Step 5: Drill a Hole For the Faucet
This step is only applicable to an under-sink filtration system that comes with a dedicated faucet, like a reverse osmosis system. Check your user manual and the contents of your box to determine whether or not your system comes with a faucet.
To drill a hole in your countertop, check the size of the faucet, then drill the hole to snugly fit the faucet. Most standard-sized faucets fit in a 1⅜ inch hole. Alternatively, you might be able to install the faucet at an existing hole from a soap dispenser.
Different filtration systems may have their own unique installation processes and requirements. Consult your user manual and follow the steps outlined by the manufacturer, and contact customer service if you’re unsure.
Step 6: Install the Faucet
The new water filter faucet should be installed near to, but not as a replacement to, your existing faucet. That’s why you’ve drilled an extra hole – to install the new faucet separately. It’s handy to keep your existing faucet for hot water, or to divert the cold water supply back to that faucet if there’s an issue with your under-sink water filter.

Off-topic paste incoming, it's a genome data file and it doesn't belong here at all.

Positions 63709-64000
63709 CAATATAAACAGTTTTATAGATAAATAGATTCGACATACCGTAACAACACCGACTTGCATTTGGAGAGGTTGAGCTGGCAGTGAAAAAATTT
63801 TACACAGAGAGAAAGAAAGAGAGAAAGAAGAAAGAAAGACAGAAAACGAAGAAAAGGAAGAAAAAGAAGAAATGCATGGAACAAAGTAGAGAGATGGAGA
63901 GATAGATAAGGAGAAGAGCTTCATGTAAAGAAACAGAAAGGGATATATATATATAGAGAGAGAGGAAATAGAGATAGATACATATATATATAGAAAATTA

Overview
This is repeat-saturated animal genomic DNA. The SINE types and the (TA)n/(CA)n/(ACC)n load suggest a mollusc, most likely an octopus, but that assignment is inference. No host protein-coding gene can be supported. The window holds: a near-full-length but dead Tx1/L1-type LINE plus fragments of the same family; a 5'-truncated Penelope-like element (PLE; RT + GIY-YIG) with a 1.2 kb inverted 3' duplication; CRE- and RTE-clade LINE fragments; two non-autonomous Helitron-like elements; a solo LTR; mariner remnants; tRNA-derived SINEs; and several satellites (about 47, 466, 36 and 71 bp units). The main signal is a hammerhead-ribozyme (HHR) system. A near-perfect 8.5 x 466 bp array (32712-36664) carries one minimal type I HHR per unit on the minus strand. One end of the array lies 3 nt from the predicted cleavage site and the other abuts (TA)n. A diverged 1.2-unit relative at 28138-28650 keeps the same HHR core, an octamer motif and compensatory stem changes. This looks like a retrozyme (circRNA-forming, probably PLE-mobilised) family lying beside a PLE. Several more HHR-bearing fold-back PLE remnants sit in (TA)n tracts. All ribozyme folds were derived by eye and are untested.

To install the new faucet, hold the tap in position above the surface of the countertop while you tighten the fitting underneath. Fill any empty space around the faucet’s gasket to prevent water from leaking underneath the sink.
Connect the faucet to the filter tubing using nuts, washers, and any other supplies outlined by the manufacturer.
Step 7: Mount the Filtration Unit on the Wall
Most filters come with a mounting bracket that lets you mount them against the wall, preventing them from taking up too much under-sink space.
Mark where you plan to install the mounting bracket and drill the holes for the system, making sure there’s enough space to easily perform filter changes and other maintenance. Then, slot the unit onto the bracket.